Self-defense is often necessary when someone is under attack. However, a judge may rule against a self-defense claim under certain circumstances, even if there clearly was a violent attack.
According to the Montana Code, people have the right to defend themselves and others from violence, but they must not go too far in their actions. How far is too far?
Degree of force
One of the elements of proof for the self-defense claim is the degree of force that both the aggressor and the defendant use, according to the University of Minnesota Libraries. If the defendant resorts to actions that reasonable people would agree are likely to cause serious or fatal injuries to the aggressor, then it should also be clear that the aggressor was threatening or seeking to cause that same level of injury.
It would also probably be defensible to use that level of force to prevent the aggressor from committing a forcible felony crime.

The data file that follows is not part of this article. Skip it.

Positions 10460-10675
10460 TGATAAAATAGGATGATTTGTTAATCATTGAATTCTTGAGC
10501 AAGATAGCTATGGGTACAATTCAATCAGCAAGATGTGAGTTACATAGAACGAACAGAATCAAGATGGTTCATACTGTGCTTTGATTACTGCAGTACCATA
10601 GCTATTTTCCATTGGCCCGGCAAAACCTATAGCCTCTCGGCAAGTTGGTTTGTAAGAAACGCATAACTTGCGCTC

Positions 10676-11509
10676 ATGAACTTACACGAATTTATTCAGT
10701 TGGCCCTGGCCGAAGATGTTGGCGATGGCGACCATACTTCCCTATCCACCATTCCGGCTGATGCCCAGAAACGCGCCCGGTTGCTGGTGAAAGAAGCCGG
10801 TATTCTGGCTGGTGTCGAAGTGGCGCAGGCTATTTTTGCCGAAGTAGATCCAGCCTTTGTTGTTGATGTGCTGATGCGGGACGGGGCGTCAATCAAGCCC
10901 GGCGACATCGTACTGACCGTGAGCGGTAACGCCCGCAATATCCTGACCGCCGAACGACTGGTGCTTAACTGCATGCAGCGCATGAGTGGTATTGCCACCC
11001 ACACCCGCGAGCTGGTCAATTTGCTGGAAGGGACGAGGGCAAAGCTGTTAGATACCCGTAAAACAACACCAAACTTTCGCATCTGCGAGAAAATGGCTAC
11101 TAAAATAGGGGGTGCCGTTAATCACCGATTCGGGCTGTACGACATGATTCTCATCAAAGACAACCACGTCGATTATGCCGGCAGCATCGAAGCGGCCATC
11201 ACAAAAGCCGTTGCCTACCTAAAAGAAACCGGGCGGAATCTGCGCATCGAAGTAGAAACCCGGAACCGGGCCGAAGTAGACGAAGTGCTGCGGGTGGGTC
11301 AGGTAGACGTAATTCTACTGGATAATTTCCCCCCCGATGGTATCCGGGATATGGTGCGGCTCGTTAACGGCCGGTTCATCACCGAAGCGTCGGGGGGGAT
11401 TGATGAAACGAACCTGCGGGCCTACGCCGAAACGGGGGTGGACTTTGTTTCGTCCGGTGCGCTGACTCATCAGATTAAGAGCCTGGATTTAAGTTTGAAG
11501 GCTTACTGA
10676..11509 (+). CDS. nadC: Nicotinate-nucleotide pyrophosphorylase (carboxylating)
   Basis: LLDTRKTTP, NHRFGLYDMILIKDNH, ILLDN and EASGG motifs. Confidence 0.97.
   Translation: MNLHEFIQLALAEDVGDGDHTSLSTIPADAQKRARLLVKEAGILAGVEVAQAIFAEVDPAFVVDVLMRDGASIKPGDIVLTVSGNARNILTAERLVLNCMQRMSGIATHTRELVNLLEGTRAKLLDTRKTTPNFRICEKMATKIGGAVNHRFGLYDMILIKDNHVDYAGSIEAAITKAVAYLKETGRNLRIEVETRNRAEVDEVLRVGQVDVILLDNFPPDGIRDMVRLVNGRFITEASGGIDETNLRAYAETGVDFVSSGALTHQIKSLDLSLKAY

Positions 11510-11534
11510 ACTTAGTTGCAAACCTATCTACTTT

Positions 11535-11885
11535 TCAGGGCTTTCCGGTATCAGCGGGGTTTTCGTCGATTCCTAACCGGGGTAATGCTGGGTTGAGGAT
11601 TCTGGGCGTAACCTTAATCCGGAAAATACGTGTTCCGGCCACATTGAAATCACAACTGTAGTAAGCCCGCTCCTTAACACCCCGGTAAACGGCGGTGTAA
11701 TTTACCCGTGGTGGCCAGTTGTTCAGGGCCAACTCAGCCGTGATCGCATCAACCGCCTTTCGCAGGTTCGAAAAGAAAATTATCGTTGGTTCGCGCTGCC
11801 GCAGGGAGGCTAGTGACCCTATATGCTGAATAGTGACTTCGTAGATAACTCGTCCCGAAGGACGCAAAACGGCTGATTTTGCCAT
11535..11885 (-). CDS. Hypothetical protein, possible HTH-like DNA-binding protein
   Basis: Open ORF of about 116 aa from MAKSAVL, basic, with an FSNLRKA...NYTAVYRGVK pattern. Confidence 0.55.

Examples of excessive force
If the aggressor does not have a weapon but threatens to go home and get one, the defendant probably could not reasonably attack him or her. It would probably be more appropriate to call law enforcement.
In most cases, a judge or jury may find it excessive for the defendant to use a deadly weapon to get an aggressor to stop hitting or punching with fists. In fact, if the aggressor punches the defendant and the defendant pulls a knife or other weapon, he or she becomes the aggressor and the other combatant may be able to justifiably employ a weapon in self-defense.
Examples of reasonable force
The court is likely to consider a self-defense claim if the defendant uses deadly force against an aggressor who is threatening harm with a deadly weapon. In the forcible felony scenario, for example, a person may use deadly force if an armed robber breaks into his or her home in the middle of the night and threatens violence.
Ultimately, the court examines the degree of force on a case-by-case basis. One key to a self-defense strategy is illustrating that the circumstances warranted the defendant’s response. Even if the court determines that the defendant used excessive force, it may still lower the charges based on the level of threat in the situation.